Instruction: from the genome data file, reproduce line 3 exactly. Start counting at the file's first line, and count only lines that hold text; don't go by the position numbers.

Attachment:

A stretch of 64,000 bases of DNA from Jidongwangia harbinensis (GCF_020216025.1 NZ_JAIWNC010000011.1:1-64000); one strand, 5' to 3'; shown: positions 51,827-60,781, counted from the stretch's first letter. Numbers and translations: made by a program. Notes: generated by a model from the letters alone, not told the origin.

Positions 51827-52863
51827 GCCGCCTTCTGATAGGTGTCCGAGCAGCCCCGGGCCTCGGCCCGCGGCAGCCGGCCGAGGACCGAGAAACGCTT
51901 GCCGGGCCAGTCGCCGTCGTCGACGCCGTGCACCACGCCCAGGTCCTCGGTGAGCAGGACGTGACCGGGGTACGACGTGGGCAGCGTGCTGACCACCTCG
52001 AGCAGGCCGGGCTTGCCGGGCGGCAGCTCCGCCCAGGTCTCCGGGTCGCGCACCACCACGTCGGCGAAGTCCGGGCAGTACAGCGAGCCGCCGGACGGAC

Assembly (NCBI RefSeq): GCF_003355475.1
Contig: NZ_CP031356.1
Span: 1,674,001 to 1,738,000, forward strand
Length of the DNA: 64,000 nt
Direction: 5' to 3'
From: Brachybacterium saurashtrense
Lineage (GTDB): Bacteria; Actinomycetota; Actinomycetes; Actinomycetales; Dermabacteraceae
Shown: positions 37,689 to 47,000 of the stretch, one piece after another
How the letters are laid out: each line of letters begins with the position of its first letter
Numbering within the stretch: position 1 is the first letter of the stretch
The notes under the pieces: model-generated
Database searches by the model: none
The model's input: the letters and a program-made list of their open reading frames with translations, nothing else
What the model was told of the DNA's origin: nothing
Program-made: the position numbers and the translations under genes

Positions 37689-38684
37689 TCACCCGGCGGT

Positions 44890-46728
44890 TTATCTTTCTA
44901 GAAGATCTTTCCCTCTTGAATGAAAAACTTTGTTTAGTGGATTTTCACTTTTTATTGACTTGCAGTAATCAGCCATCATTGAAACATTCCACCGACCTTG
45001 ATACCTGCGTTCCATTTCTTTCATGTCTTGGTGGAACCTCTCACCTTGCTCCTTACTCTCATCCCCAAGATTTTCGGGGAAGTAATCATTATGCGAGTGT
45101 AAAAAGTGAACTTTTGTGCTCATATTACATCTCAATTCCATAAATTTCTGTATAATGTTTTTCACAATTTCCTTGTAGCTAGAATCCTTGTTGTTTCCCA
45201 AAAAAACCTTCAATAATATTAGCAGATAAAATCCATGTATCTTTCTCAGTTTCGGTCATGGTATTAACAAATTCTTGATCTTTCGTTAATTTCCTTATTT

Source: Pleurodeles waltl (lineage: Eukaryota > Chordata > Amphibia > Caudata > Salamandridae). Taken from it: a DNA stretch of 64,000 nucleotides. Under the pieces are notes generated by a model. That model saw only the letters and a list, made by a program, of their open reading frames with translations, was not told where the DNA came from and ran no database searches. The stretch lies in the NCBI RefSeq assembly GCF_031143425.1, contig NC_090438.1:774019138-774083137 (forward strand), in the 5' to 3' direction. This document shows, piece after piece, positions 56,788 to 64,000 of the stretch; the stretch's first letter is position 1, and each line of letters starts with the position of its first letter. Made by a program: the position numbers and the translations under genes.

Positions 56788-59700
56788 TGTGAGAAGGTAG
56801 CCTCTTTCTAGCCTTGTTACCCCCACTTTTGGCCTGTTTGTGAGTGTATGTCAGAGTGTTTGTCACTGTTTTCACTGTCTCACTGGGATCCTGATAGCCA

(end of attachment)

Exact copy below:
51827 GCCGCCTTCTGATAGGTGTCCGAGCAGCCCCGGGCCTCGGCCCGCGGCAGCCGGCCGAGGACCGAGAAACGCTT